DFIs are associated with long-lasting treatment and uncertain course, during which amputations and frequent relapse may occur. About 40% of patients experiencing DFI relapse within 1 year and 65% within 5 years;2,7 as a result morbidity, disability and costs increase.

Data from the European Study Group on Diabetes and the Lower Extremity (EURODIALE) suggested that overall direct costs of DFUs without infection and not requiring amputation varied between 3,771€ and 9,622€ in 2015, while for DFIs total direct costs varied between 8,113€ and 16,414€.8 Complication of diabetes including DFUs and their infection are also associated with substantial indirect costs to patients, their families and society;9,10 moreover, the ulcer healing process also affects the perception of QoL11,12 and the degree of QoL disruption is proportional to the severity of complications. In this context, management of DFIs has become crucial to contain the overall burden of disease.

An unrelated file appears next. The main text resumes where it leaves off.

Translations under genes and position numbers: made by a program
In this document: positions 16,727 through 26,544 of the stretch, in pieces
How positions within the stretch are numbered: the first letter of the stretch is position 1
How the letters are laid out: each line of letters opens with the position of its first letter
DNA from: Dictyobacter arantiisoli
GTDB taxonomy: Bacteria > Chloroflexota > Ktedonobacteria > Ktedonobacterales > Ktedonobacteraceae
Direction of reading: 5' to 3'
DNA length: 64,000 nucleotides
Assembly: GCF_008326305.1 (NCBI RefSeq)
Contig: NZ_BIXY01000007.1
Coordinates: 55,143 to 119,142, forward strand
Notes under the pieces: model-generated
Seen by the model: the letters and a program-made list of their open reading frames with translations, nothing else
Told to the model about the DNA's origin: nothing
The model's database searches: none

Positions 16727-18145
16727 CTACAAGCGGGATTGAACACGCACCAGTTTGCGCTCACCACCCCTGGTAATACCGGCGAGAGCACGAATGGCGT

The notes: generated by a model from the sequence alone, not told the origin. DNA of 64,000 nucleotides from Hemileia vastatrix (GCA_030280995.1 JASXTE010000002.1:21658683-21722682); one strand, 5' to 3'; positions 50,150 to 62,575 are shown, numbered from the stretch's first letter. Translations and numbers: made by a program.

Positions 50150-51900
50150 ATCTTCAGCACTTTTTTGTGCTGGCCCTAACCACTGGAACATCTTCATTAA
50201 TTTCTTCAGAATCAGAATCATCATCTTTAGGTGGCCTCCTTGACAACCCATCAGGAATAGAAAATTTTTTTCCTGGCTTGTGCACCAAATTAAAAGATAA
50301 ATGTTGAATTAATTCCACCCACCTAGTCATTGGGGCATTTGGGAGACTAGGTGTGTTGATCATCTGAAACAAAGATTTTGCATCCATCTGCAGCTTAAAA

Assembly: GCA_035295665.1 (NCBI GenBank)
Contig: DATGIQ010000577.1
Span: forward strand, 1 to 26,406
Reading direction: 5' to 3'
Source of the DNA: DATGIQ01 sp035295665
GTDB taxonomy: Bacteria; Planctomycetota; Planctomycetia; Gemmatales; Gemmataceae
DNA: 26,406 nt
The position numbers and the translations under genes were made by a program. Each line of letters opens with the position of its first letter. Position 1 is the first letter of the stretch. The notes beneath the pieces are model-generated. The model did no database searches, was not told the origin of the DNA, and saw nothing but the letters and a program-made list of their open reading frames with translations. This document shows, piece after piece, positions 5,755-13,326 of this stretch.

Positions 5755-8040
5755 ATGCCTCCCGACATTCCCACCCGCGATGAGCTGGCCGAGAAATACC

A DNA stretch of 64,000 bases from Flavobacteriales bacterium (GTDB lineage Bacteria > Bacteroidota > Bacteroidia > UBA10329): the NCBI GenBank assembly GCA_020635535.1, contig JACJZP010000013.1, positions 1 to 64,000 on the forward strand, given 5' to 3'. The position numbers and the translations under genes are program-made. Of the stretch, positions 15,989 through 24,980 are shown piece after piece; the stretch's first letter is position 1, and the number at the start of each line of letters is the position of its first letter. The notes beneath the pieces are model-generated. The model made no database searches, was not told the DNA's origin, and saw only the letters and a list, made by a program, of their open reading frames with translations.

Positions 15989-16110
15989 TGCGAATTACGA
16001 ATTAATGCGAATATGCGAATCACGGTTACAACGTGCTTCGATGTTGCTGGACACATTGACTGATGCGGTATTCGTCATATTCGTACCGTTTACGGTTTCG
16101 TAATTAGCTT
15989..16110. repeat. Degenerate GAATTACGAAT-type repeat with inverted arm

Indeed, current management of DFU and DFI requires a multidisciplinary approach, and despite the availability of advanced treatment options, along with efforts at international and national levels, effective and sustainable patient management is still a challenge due to the complexity of the disease and its uncertainty.13

Current clinical practice in Italy regards topical medications as the standard of care (SoC) for the management of DFI. Although the unit cost of this medication is generally low and no clear evidence about newer and frequently expensive options exists, SoC is often not enough to guarantee wound healing; moreover the prolonged treatment coupled with the uncertain course of DFI result in significant costs for healthcare systems.

In detail, the current recommendations suggest first-line treatment with SoC (consisting of a regular assessment of the patients and including debridement, cleansing, management of exudate, and treatment of infection with antibiotic therapy) over a 4-week period to activate the healing process.14 If there is no evidence of healing process activation (reduction by 40–50% of the ulcer area) after this period, second-line options, often referred to as advanced therapies, are encouraged.14